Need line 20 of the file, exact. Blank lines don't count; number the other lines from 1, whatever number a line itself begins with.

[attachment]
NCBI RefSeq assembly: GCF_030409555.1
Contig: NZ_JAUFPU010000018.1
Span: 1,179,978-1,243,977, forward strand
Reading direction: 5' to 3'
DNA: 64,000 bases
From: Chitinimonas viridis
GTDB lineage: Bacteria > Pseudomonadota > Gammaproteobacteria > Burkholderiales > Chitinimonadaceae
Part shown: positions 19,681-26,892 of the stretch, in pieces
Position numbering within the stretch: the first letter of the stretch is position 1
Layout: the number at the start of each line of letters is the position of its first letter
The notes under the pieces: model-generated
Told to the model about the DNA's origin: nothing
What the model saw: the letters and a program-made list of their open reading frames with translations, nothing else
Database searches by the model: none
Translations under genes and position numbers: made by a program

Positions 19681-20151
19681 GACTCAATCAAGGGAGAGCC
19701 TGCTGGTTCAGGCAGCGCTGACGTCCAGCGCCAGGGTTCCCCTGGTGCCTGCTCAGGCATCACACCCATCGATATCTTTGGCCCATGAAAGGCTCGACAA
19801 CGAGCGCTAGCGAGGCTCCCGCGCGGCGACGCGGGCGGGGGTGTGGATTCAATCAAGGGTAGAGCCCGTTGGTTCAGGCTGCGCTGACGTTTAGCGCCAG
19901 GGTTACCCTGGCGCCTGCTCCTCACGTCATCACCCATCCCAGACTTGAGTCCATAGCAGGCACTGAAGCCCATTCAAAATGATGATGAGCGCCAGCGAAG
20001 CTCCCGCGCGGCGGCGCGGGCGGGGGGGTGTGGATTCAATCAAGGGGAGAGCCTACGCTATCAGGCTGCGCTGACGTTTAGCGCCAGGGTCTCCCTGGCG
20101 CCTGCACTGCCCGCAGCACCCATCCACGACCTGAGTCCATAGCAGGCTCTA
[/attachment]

19901 GGTTACCCTGGCGCCTGCTCCTCACGTCATCACCCATCCCAGACTTGAGTCCATAGCAGGCACTGAAGCCCATTCAAAATGATGATGAGCGCCAGCGAAG